…and after plugging and chugging and some shuffling of stats into two ‘bins’—stats with Zimmerman (‘Zim’) and stats without him (‘no Zim’), we get the following numbers for the ‘Big 8′ of Nats players who get the lion’s share of starts: Ian Desmond, Danny Espinosa, Bryce Harper, Adam LaRoche, Wilson Ramos, Anthony Rendon, Denard Span, and Jayson Werth:

Name wOBA Zim wOBA, no Zim PA, Zim PA, no Zim
Desmond 0.363 0.282 212 236
Espinosa 0.314 0.278 123 184
Harper 0.340 0.319 102 95
LaRoche 0.347 0.377 228 157
Ramos 0.357 0.293 97 106
Rendon 0.397 0.316 223 249
Span 0.325 0.338 224 235
Werth 0.399 0.318 220 237

*PA: plate appearances

Using the following Rule of Thumb courtesy again of FanGraphs:

Rules of Thumb

Rating wOBA
Excellent .400
Great .370
Above Average .340
Average .320
Below Average .310
Poor .300
Awful .290

…we see that Zimmerman’s presence in the lineup makes Rendon and Werth borderline excellent and the others above average, except for Espinosa, who enjoys league average wOBA with him in the lineup. However, without him in the lineup, things change and for some of Zimmerman’s teammates, quite drastically.

Without Zimmerman, Ian Desmond’s offense takes a huge nosedive, going from above average, to worse than awful, per our rule of thumb; Espinosa suffers similar production drops, as does Ramos, Werth, and Rendon. Oddly enough, LaRoche’s and Span’s production actually improve ever so slightly without Zimmerman’s presence, with Span’s offense the least affected overall by Zimmerman’s bat.

Let’s go one further with the numbers and look at weighted runs created plus (wRC+), a stat that is built off of wOBA, but adds additional granularity in the form of park and league-adjustments, allowing the comparison of these stats with respect to the leagues and parks played in to be performed. Again, FanGraphs provides us the formula:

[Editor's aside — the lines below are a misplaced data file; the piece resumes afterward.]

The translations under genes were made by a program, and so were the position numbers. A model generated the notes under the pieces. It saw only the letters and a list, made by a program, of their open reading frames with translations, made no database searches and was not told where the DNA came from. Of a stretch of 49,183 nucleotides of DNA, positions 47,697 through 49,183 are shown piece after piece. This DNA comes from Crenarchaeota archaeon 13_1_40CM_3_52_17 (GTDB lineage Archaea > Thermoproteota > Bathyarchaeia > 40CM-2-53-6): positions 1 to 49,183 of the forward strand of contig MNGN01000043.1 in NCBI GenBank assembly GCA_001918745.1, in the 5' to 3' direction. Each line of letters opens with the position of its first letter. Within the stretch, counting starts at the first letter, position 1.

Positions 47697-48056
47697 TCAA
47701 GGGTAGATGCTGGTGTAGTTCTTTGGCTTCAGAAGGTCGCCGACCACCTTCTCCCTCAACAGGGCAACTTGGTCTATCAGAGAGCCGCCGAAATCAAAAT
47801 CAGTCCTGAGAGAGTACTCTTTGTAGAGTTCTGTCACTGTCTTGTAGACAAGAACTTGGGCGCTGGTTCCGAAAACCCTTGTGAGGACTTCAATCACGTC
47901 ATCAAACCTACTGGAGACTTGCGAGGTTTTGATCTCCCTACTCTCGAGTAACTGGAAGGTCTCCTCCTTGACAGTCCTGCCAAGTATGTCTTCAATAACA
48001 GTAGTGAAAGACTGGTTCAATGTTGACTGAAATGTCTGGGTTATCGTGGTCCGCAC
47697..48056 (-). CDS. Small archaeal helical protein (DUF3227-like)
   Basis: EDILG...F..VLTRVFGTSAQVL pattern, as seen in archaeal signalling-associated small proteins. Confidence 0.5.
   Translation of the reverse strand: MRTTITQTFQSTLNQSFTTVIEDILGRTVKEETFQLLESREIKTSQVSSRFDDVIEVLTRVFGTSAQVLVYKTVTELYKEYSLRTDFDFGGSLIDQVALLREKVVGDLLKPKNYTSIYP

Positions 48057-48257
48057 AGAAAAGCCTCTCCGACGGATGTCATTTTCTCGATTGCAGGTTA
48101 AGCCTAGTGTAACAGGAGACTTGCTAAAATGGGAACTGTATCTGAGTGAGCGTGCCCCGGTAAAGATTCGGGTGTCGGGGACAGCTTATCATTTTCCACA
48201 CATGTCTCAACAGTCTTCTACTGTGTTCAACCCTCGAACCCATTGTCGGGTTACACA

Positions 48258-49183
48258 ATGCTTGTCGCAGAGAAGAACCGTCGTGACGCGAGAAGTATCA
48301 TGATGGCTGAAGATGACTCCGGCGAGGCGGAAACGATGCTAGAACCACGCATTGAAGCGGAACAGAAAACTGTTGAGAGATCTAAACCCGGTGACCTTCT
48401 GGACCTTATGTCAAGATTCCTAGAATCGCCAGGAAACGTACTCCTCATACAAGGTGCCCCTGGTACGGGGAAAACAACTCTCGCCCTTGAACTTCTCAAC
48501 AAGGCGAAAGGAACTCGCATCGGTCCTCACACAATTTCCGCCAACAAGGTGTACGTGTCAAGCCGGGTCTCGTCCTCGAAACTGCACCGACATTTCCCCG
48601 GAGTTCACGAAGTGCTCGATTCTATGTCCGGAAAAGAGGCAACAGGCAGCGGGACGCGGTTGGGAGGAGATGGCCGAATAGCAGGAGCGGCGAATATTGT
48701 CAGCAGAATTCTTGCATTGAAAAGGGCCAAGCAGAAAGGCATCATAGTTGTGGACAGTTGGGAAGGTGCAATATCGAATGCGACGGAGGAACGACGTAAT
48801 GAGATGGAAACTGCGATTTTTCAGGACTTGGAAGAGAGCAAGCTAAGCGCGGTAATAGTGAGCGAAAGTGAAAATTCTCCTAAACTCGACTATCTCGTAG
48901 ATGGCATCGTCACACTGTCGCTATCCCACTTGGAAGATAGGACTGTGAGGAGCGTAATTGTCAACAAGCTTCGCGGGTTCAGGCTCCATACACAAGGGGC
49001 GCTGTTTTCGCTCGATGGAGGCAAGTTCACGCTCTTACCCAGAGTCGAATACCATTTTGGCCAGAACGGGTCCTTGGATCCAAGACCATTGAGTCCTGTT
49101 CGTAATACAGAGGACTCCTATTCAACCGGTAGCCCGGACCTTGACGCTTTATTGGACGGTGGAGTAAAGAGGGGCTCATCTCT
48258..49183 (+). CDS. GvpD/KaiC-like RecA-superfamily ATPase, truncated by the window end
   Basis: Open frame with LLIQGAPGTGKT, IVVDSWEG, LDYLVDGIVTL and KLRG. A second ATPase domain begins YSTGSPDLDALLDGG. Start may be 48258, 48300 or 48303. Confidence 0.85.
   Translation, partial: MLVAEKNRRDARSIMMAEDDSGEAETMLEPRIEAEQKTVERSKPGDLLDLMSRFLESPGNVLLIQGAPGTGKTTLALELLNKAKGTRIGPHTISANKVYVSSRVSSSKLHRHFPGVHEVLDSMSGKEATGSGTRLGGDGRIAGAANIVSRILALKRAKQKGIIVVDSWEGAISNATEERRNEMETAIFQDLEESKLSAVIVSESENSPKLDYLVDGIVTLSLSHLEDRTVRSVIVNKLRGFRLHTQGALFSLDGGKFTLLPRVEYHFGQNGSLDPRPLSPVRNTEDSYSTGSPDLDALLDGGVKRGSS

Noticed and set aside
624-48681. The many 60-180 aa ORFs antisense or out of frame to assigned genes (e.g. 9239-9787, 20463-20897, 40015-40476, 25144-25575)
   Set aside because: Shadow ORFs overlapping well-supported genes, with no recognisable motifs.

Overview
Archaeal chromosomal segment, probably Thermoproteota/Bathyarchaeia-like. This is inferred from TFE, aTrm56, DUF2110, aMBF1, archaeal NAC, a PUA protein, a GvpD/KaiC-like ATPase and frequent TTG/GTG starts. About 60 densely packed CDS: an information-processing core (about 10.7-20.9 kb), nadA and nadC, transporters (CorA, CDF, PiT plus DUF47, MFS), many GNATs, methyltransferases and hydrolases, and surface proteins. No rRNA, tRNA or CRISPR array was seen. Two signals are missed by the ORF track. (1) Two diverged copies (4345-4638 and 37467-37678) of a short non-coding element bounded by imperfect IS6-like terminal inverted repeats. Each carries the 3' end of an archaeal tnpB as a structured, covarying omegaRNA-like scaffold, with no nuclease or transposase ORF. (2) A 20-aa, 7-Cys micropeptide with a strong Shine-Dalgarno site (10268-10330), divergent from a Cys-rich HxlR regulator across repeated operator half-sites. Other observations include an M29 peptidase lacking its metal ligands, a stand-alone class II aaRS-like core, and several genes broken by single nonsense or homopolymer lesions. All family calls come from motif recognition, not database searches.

wRC+ = (((wRAA/PA + League R/PA) + (League R/PA – Park Factor* League R/PA))/ (AL or NL wRC/PA excluding pitchers))*100

Here, the calculations are a little hairier than wOBA. Thankfully, the heavy lifting has been done for us, courtesy Neil Weinberg over at New English D, where you can find a very nifty wRC+ calculator that you can use once you have the proper constants for a given metric and season, which you can find in several places over at FanGraphs.

With wRC+, we can again better measure a players worth (like wOBA), both can now look at these results from both a current and historical perspective. 100 is considered league average, with any number above or below 100 providing us the percentage difference better or worse a player is to average. An as example, we can say Zimmerman’s career 121 wRC+ means he has been 21 percent better than the league average hitter.

Without further ado, the Nats offense with and without Zimmerman, through the lens of wRC+:

Name wRC+, Zim wRC+, no Zim
Desmond 133 73
Espinosa 95 71
Harper 113 99
LaRoche 118 139
Ramos 125 81
Rendon 153 97
Span 103 103
Werth 154 98
Average 124.25 95.13

It should be no surprise that the numbers trend similar to wOBA, given wRC+ being based on wOBA. In general, the Nats are currently and historically a below average offensive team without Zimmerman in the lineup (95.13 average) and are roughly 25 percent better than average with him healthy and taking his hacks. What’s also interesting is how much the team’s offensive leaders of 2014—Desmond, Rendon, and Werth—rely upon Zim’s contributions. Again, the oddballs are LaRoche, who still shows improved numbers without Zimmerman, and Span, whose numbers are exactly the same with and without the Nat’s elder statesman in the lineup. This all being said, caution should be exercised when interpreting Harper’s and Ramos’s number, simply due to sample size considerations, with both having limited PA’s this year due to their own injuries.